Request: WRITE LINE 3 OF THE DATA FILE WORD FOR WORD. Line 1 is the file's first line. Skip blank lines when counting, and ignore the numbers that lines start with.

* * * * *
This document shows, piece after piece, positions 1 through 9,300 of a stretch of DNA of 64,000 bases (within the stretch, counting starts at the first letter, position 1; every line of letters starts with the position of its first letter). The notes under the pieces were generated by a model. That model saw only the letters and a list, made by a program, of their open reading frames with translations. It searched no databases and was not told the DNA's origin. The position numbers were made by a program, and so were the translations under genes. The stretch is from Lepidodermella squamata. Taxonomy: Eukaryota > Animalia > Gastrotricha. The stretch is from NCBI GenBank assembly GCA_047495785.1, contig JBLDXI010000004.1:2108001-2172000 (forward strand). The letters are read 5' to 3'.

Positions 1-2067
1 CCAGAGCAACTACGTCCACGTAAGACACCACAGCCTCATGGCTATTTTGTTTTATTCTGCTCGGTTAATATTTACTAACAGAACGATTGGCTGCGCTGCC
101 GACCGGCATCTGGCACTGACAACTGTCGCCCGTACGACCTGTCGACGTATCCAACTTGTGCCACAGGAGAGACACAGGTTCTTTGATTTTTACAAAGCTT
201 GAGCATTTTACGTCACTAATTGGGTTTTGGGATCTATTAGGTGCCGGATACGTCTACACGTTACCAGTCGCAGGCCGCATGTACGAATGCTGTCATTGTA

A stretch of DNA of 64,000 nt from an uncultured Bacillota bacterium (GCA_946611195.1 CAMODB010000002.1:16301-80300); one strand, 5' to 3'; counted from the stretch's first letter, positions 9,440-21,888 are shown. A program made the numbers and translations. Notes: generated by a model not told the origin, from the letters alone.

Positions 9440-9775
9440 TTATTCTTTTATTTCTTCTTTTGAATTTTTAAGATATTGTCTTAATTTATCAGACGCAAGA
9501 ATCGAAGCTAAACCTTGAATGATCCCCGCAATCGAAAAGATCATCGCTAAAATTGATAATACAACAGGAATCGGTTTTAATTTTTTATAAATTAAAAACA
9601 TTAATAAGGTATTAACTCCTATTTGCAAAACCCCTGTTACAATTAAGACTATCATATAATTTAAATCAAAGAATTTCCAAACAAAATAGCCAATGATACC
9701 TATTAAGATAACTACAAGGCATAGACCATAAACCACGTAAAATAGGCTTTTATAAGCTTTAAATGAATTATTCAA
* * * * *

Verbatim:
1 CCAGAGCAACTACGTCCACGTAAGACACCACAGCCTCATGGCTATTTTGTTTTATTCTGCTCGGTTAATATTTACTAACAGAACGATTGGCTGCGCTGCC